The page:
Governor Raimondo laid out four different metrics, in addition to the state’s operational response, that officials are tracking as they consider moving between phases of reopening.
- Hospital capacity: If the state continues to see less than 70% of ICU and non-ICU beds filled by COVID-19 patients, that is an indicator that it is safe to continue moving forward. However, if 85% or more of these beds are filled, either in overall hospital capacity or specifically in the ICU, it may be time to scale back.
- Hospitalizations: Right now, Rhode Island is consistently seeing fewer than 30 new COVID-19 related hospitalizations per day. If that trend continues, that is an indicator that reopening can move forward. But if that number is consistently above 50, it may signal a need to go back.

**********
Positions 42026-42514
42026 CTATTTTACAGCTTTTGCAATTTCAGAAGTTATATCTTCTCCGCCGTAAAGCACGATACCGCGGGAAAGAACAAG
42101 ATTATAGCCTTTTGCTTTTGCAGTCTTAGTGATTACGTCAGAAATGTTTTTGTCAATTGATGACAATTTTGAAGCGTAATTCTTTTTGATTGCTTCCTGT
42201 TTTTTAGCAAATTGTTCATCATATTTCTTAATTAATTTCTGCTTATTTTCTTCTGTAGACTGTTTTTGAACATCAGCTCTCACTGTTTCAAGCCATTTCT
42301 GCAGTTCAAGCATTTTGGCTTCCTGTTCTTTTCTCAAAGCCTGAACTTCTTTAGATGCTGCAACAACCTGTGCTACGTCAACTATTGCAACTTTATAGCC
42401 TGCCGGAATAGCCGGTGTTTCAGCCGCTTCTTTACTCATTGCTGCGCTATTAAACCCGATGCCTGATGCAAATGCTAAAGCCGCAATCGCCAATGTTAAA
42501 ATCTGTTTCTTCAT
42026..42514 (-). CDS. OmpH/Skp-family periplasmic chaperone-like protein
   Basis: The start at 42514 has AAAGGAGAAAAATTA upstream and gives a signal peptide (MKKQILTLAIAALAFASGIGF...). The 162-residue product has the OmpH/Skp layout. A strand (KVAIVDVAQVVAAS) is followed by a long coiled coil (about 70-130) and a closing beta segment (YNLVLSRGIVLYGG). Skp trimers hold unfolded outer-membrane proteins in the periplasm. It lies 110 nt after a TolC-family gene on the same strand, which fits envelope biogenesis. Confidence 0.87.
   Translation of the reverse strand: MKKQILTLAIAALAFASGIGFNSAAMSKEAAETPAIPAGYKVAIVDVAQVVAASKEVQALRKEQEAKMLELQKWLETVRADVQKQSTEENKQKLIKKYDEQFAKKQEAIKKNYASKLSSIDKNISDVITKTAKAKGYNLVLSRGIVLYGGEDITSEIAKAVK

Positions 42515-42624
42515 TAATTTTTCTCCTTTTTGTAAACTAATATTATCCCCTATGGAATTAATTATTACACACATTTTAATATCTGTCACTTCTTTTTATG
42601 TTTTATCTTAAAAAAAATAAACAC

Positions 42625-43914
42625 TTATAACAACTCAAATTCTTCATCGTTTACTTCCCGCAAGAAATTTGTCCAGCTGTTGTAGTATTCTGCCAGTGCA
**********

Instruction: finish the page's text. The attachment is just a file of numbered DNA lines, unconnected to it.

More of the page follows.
- Rate of spread: This is measured using the “R value,” or the “effective reproduction rate.” This is how many people are infected by each infected person. If the R value continues to be around 1.1 or lower, then it will be safe to think about moving into the next phase. If the R value gets to 1.3 or higher Rhode Island may have to move back a phase. the average number of secondary cases per infectious case
- Doubling rate of current hospitalizations: Currently, hospitalizations are stable or declining. If the state starts seeing a doubling within twenty days or less, that will be an indicator that it may be time to put restrictions back in place.
Governor Raimondo stated that each phase will last approximately a month an she is hoping that Rhode Island can enter Phase II in early June.